Uncertainty identification - During project development, new information can add or decrease value and potentially results in project abandonment, scope extension or phasing. As such, the uncertainty context changes during a project development. Probabilistic analysis allows us to include uncertainties such as operational and geological risk as part of the valuation. As part of our analysis, we identify uncertainties such as price risks, project risks (i.e. capital costs over run), operational risk (i.e. geotechnical events, performance of bottlenecks) environmental risks (i.e. air quality, tailings) and infrastructure risks (i.e. transportation).

Uncertainty Quantification - Once the key risks are identified, we quantify them and define how they behave to value the project with uncertainty and option value. To specify well defined distributions for each assessed risk, we utilise our in-house operational and market data and quantify individual risks with probability distribution.

Risk assessment – Risk assessment uses a probabilistic valuation model as opposed to traditional NPV models which use deterministic valuation models. Simulating risks gives us a histogram with NPV risk metrics.

Strategy selection - Assessing all options and risks outcomes, we will analyse actions to be taken against risk. This step includes the comparison of options & strategies evaluated. CRU uses many risk indicators for assessment of business options: Value at Risk, Production at Risk, mean value & production, confidence levels, etc. Further, we identify opportunities to limit downside risk and leverage upside potential. Overall, risk-adjusted valuation gives a more complete picture as average NPV values do not tell the entire story.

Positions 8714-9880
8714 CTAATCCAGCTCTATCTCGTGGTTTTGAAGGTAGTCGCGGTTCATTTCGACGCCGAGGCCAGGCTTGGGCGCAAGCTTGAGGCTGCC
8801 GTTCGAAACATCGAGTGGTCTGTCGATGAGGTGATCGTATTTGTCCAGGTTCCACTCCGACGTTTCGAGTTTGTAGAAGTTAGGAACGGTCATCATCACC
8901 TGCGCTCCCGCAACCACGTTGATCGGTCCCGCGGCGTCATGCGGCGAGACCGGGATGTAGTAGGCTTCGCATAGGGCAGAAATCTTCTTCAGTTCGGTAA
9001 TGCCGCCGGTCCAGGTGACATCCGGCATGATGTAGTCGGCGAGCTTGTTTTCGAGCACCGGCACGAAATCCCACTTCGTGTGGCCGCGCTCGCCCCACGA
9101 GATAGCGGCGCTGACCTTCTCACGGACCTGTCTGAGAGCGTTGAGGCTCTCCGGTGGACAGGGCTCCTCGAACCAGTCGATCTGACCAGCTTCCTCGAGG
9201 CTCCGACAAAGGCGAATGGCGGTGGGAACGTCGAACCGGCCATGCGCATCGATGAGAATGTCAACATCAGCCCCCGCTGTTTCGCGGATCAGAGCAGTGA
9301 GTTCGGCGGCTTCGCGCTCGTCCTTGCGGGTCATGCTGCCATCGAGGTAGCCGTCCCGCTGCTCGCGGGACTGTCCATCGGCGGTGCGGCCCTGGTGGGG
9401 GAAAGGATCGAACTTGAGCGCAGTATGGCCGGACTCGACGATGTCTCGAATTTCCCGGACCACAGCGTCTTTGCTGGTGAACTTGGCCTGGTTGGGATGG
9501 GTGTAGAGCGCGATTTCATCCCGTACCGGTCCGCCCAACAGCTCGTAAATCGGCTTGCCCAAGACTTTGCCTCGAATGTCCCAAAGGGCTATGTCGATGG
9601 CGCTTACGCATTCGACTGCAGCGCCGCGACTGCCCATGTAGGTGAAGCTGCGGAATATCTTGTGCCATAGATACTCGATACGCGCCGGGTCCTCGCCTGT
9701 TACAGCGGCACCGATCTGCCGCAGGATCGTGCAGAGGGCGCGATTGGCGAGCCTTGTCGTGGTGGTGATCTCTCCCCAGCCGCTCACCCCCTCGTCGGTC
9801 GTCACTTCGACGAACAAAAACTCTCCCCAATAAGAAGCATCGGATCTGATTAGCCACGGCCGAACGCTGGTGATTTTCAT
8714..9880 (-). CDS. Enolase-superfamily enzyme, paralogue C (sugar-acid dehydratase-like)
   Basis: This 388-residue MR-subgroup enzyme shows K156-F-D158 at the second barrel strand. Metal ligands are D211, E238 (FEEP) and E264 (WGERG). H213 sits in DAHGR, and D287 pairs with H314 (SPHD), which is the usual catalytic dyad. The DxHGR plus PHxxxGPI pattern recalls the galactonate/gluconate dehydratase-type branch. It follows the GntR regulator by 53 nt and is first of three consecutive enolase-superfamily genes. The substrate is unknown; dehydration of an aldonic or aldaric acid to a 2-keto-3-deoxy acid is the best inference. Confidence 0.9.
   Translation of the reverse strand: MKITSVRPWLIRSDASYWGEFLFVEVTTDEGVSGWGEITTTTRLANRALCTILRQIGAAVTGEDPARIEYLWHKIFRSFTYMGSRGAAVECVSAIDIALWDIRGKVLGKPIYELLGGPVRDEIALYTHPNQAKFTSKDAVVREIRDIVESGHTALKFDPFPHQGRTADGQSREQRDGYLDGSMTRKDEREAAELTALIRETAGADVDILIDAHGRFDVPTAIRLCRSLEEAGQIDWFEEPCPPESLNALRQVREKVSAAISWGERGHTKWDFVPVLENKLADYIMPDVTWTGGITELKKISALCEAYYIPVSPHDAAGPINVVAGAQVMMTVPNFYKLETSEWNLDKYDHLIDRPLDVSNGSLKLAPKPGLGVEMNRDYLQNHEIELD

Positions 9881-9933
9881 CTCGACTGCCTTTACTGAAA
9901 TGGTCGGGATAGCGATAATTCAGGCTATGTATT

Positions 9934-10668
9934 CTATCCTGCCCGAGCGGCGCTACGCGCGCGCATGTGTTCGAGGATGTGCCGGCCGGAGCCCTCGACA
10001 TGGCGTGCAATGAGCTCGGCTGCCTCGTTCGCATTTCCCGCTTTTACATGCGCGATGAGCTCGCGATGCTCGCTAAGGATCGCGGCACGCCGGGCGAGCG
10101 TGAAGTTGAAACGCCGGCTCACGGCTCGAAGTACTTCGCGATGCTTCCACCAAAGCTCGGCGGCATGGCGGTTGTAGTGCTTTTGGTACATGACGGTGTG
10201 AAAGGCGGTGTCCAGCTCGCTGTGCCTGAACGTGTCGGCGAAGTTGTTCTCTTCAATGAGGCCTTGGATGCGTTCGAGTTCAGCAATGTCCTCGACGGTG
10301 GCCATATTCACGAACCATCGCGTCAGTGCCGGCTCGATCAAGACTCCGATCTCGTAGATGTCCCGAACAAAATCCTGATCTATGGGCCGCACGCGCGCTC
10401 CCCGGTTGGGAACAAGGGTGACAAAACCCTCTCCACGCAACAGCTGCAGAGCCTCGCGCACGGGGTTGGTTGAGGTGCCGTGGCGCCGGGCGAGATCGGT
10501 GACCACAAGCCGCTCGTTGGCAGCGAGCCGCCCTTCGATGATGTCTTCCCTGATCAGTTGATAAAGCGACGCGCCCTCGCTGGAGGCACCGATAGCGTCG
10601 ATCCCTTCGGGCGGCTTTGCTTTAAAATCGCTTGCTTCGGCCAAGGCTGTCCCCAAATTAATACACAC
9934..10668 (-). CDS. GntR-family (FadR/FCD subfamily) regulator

CRU Consulting is well positioned to conduct such an exercise and help clients to consider a wide range of uncertainty factors in their decision-making process. Examples such as a tailings dam disaster in iron ore and China’s 276 working day policy on coal highlights the importance of understanding the implication of uncertainty into valuations and decision making. Our in-house models and databases coupled with our in-depth knowledge of commodity markets allow us to assist with complex decisions for our clients.

CRU also provides detailed market analysis and forecasts for iron ore mining costs, projects, supply, demand and prices in the following services:

- Iron Ore Cost Service - Asset by asset cost benchmarking and evaluation tool
- Iron Ore Long Term Market Outlook - Outlook to 2035 for supply, demand, projects and prices
- Iron Ore Market Outlook - 5 year forecasts for supply, demand, trade and prices
- Steelmaking Raw Materials Monitor - weekly price assessments and market analysis for iron ore, metallurgical coal and metallurgical coke

If you would like to speak to CRU's team in your region about how our services can support you and your colleagues in your market activity, please let us know and we will be delighted to discuss further with you.


The CRU Steelmaking Raw Materials team sets the standard for providing in-depth market analysis and forecasts, price assessments and cost analysis for the global steelmaking raw materials industry.


  • Iron Ore
  • Metallics
  • Metallurgical Coal
  • Metallurgical Coke